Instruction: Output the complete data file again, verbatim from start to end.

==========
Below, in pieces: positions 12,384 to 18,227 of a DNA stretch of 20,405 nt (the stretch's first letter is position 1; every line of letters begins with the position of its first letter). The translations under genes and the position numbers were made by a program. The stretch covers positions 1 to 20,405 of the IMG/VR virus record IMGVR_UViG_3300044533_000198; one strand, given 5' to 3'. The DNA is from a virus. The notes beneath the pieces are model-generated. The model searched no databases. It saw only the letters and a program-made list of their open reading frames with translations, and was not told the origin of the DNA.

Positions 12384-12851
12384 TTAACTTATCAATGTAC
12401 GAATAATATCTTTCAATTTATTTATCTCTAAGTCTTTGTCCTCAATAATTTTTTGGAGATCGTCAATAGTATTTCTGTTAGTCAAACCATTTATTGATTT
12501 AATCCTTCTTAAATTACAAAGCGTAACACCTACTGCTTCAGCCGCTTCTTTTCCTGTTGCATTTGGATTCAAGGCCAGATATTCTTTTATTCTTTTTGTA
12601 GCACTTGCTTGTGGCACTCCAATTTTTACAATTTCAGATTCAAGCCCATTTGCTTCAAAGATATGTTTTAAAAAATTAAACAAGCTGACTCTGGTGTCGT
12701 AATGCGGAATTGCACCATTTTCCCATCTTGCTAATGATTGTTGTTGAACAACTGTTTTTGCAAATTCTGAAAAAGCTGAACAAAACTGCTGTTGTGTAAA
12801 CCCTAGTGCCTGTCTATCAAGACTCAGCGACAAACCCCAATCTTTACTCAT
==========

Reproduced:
Below, in pieces: positions 12,384 to 18,227 of a DNA stretch of 20,405 nt (the stretch's first letter is position 1; every line of letters begins with the position of its first letter). The translations under genes and the position numbers were made by a program. The stretch covers positions 1 to 20,405 of the IMG/VR virus record IMGVR_UViG_3300044533_000198; one strand, given 5' to 3'. The DNA is from a virus. The notes beneath the pieces are model-generated. The model searched no databases. It saw only the letters and a program-made list of their open reading frames with translations, and was not told the origin of the DNA.

Positions 12384-12851
12384 TTAACTTATCAATGTAC
12401 GAATAATATCTTTCAATTTATTTATCTCTAAGTCTTTGTCCTCAATAATTTTTTGGAGATCGTCAATAGTATTTCTGTTAGTCAAACCATTTATTGATTT
12501 AATCCTTCTTAAATTACAAAGCGTAACACCTACTGCTTCAGCCGCTTCTTTTCCTGTTGCATTTGGATTCAAGGCCAGATATTCTTTTATTCTTTTTGTA
12601 GCACTTGCTTGTGGCACTCCAATTTTTACAATTTCAGATTCAAGCCCATTTGCTTCAAAGATATGTTTTAAAAAATTAAACAAGCTGACTCTGGTGTCGT
12701 AATGCGGAATTGCACCATTTTCCCATCTTGCTAATGATTGTTGTTGAACAACTGTTTTTGCAAATTCTGAAAAAGCTGAACAAAACTGCTGTTGTGTAAA
12801 CCCTAGTGCCTGTCTATCAAGACTCAGCGACAAACCCCAATCTTTACTCAT